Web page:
WASHINGTON – Even with automatic spending cuts looming, the outlook for the U.S. economy brightened a bit Tuesday after reports showed that Americans are more confident and are buying more new homes.
Home prices are also rising steadily, and banks are lending more. Such improvements suggest that the economy is resilient enough to withstand the deep government cuts that will kick in Friday.
Thats especially encouraging because uncertainty over the federal budget could persist for months.
The stars are lining up for stronger private sector growth this year, said Craig Alexander, chief economist at TD Bank.
The upbeat economic news contributed to a rally on Wall Street. The Dow Jones industrial average jumped more than 100 points.
Consumers still face numerous burdens. Among them is a sharp increase in gas prices. The national average for a gallon, $3.78, has surged 44 cents in a month.
And Social Security taxes rose 2 percentage points beginning Jan. 1. This year, the increase will cost a typical household that earns $50,000 about $1,000. Income taxes for the highest-earning Americans also rose.
Several reports Tuesday suggest that the economys underlying health is improving despite the prospect of lower government spending and further budget stalemates:
The Standard & Poors/Case-Shiller 20-city home price index rose 6.8 percent in December from a year earlier. That was the biggest year-over-year increase since July 2006.
Consumer confidence rose after three months of declines, according to the Conference Board, a business research group. The consumer confidence index rose to 69.6 in February from 58.4 in January. Thats higher than last years average of 67.1.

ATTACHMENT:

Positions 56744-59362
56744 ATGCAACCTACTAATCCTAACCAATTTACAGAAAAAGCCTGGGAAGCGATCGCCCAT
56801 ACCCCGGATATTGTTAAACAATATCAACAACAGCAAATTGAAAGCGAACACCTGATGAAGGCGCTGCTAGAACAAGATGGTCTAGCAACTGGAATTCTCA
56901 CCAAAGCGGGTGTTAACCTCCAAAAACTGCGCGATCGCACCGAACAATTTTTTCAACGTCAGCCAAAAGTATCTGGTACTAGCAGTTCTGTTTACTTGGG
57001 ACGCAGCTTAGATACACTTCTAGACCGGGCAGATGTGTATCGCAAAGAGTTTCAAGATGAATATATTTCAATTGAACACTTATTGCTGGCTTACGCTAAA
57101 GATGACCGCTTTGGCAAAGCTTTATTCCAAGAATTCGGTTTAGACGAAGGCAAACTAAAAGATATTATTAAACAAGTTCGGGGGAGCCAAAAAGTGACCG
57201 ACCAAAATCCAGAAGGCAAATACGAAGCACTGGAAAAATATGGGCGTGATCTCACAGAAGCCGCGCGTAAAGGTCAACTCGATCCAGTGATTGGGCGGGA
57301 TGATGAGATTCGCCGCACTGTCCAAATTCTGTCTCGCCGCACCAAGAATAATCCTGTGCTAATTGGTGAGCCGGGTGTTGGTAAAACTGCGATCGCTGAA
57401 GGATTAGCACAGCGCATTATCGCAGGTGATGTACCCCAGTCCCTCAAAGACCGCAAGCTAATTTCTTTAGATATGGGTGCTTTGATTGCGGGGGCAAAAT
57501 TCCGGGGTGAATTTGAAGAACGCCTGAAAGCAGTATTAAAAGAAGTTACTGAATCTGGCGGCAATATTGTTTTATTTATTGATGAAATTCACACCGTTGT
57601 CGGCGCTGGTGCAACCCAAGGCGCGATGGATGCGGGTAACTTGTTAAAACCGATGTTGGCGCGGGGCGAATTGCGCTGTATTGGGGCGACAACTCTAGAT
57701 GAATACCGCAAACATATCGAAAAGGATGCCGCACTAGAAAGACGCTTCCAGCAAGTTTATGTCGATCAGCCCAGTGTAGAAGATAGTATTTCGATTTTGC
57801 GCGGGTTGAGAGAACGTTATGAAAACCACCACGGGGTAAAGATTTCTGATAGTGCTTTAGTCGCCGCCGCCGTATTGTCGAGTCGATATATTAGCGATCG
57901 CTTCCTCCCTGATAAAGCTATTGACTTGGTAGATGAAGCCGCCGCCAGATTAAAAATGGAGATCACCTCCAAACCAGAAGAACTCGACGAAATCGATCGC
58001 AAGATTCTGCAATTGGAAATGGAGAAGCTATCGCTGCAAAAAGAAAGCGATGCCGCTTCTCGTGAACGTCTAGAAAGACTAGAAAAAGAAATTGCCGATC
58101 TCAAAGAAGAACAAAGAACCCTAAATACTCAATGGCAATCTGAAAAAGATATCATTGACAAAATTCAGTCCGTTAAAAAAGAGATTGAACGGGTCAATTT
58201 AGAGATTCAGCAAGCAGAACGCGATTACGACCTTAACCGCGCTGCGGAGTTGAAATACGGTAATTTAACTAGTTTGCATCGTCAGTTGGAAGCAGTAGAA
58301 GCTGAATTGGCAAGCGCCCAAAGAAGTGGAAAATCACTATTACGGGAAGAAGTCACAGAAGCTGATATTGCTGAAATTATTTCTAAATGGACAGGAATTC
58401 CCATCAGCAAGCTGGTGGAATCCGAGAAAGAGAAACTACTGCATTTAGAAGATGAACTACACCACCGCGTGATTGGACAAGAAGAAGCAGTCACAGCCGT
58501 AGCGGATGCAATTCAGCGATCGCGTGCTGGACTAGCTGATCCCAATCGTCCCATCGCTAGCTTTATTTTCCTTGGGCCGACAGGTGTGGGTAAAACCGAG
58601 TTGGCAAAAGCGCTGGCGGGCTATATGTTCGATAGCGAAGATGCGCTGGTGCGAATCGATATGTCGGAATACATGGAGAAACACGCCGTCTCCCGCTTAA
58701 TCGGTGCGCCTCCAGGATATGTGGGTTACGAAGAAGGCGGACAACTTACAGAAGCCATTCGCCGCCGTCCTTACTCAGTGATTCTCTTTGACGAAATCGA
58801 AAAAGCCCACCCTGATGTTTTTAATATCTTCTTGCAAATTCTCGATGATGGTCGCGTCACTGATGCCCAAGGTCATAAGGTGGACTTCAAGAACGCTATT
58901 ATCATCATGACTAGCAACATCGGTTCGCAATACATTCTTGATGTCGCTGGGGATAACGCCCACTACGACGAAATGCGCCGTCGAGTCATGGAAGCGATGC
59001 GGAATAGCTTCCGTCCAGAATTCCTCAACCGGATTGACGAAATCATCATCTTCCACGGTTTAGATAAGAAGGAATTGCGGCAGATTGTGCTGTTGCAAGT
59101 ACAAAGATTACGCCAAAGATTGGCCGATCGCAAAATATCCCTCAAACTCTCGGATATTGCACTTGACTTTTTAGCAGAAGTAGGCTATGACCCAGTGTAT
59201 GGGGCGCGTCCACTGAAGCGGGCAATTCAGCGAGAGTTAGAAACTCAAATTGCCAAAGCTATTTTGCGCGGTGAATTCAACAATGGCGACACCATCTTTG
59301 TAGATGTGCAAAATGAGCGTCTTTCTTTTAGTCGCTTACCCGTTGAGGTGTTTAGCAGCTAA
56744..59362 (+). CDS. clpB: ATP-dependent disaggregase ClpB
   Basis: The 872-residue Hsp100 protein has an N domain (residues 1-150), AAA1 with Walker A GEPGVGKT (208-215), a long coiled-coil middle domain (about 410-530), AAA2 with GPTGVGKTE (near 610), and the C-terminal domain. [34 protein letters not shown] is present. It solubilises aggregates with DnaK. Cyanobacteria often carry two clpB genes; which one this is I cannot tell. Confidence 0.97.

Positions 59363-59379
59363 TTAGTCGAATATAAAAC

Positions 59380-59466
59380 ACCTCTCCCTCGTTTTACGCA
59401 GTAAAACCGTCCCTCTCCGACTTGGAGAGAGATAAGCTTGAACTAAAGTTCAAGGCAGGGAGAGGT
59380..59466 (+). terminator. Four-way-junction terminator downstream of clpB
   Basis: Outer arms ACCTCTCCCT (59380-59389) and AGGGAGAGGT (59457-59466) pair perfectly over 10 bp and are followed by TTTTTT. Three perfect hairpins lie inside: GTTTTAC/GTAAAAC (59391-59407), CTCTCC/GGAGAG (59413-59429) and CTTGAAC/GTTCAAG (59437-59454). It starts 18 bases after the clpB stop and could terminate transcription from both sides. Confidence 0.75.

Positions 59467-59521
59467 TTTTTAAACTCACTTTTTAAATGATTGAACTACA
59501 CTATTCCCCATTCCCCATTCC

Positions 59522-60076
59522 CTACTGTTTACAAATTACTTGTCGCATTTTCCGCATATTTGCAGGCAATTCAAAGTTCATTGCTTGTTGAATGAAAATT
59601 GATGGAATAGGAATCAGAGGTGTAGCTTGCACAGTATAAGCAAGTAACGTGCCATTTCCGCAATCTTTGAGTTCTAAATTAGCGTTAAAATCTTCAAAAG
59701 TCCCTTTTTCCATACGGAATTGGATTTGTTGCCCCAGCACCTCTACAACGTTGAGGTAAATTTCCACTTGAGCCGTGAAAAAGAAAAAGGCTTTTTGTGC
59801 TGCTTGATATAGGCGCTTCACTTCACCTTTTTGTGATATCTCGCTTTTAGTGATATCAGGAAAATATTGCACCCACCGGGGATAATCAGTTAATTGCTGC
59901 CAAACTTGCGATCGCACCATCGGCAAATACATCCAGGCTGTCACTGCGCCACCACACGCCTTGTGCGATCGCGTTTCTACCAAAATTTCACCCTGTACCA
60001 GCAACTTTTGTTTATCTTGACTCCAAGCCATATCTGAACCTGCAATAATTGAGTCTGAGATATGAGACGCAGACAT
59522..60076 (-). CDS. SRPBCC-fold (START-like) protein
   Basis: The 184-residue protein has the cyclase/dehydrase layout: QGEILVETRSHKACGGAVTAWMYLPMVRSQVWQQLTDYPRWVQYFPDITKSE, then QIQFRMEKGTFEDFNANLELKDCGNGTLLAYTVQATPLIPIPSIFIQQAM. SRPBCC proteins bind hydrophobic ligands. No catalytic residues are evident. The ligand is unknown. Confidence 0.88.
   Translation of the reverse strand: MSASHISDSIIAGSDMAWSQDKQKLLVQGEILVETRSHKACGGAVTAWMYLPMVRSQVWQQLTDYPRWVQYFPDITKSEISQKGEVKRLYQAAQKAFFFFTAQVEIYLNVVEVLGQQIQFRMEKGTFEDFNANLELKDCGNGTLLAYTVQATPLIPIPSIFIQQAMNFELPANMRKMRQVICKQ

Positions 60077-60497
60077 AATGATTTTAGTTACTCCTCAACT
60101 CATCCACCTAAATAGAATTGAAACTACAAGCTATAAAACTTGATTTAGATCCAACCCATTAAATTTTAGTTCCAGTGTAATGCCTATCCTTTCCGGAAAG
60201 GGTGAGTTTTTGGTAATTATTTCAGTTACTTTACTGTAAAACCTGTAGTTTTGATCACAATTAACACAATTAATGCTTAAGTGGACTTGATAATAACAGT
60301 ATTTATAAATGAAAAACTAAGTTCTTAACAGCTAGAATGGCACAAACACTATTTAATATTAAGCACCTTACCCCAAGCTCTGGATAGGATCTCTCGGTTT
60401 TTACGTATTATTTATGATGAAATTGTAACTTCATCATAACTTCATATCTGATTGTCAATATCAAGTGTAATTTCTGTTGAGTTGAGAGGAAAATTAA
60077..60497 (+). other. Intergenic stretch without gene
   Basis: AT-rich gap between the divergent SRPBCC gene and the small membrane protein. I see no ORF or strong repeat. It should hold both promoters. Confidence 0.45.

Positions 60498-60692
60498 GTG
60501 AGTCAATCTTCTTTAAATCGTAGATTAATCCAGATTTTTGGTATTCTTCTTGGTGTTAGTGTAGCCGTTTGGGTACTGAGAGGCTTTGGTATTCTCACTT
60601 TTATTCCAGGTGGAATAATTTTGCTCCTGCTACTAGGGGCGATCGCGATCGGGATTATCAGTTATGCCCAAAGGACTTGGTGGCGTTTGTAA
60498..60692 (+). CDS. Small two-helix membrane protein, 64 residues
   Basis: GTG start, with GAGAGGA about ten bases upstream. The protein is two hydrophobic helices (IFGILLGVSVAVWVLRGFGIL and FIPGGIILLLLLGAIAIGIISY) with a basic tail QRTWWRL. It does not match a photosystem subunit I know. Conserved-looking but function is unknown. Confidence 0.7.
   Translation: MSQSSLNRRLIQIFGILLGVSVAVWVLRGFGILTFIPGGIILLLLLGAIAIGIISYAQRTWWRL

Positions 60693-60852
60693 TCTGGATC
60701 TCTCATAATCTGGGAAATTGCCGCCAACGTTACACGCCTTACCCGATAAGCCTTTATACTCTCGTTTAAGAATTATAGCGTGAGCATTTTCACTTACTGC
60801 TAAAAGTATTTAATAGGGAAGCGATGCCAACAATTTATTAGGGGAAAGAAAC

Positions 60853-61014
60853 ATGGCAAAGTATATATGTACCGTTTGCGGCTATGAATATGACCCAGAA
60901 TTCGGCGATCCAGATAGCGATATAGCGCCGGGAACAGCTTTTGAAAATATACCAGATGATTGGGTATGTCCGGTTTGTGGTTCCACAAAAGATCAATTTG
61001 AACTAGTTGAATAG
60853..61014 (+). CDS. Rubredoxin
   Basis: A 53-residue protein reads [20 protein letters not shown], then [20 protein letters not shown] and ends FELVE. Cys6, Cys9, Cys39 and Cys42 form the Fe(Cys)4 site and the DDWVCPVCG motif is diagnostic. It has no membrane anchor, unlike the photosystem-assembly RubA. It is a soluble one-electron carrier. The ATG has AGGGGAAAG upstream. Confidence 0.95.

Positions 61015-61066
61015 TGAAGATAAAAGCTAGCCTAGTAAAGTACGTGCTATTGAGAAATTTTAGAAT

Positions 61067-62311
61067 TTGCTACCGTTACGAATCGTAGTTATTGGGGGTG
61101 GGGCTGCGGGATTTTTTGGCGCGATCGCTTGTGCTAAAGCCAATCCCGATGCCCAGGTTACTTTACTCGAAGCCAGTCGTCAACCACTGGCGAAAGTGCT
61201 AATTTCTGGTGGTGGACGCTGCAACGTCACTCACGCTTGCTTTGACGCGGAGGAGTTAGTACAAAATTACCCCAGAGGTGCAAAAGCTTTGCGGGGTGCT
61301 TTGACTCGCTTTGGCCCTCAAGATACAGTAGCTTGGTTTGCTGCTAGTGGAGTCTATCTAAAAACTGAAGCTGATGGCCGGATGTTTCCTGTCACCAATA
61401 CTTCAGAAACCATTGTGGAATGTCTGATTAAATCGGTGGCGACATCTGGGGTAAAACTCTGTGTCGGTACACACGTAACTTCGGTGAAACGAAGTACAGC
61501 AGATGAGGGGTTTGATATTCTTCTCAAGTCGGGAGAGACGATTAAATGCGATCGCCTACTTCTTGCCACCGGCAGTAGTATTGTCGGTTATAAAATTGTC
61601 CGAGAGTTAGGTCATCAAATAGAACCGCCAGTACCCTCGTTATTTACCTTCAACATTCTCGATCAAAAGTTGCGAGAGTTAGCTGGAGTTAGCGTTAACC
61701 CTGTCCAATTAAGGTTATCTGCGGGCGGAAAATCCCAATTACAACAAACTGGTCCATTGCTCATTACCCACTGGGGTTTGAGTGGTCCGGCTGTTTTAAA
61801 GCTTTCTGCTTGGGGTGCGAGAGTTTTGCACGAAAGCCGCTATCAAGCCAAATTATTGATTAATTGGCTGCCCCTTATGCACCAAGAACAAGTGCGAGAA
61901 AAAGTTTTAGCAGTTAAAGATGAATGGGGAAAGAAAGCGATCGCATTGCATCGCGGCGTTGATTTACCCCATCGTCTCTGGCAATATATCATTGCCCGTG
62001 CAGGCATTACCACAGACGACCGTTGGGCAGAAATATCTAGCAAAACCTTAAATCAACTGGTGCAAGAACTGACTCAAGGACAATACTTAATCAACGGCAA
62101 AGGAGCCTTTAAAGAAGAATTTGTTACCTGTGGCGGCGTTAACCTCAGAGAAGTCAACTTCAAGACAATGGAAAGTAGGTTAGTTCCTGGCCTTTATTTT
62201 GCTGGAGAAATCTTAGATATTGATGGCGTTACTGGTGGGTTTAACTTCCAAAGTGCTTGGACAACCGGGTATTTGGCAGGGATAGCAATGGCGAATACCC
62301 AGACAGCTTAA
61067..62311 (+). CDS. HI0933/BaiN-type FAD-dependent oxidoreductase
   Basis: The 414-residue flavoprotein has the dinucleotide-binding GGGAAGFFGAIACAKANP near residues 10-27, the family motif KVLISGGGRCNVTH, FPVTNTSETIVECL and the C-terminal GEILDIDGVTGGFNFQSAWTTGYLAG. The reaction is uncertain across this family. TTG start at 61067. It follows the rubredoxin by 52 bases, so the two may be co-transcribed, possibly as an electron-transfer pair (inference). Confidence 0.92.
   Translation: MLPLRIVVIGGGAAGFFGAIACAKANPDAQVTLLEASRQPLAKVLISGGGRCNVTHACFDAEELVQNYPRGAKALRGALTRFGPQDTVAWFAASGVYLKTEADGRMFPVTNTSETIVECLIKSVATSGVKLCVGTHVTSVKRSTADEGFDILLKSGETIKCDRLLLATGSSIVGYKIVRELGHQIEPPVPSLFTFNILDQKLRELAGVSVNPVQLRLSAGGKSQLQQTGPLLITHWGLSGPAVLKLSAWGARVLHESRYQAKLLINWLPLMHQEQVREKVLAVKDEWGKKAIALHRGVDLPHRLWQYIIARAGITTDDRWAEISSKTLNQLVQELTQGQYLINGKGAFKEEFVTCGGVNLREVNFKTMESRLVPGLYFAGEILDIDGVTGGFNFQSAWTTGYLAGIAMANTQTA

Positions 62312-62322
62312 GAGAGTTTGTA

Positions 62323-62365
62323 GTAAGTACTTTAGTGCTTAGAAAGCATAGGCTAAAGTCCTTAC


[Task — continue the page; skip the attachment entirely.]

Bank lending rose 1.7 percent in the October-December quarter, the Federal Deposit Insurance Corp. said.
Sales of new homes rose to a seasonally adjusted annual rate of 437,000, the Commerce Department said. Thats the highest level since July 2008.
AlsoSurvey: Budget impasse holding back economy
The political standoff over the U.S. budget is slowing the U.S. economy – more so than any hesitance by Americans to spend freely.
That consensus emerges from the latest Associated Press Economy Survey just as the budget impasse in Washington is about to trigger automatic spending cuts across the economy.
Many of the economists think consumer spending has slowed in response to higher tax burdens but will rebound later in the year. By contrast, they worry that the budget fights in Washington will persist for much of 2013 and drag on economic growth.
Twenty-three of the 37 economists who responded to the survey last week say the paralysis in Washington is a significant factor in slowing the economy.
– Associated Press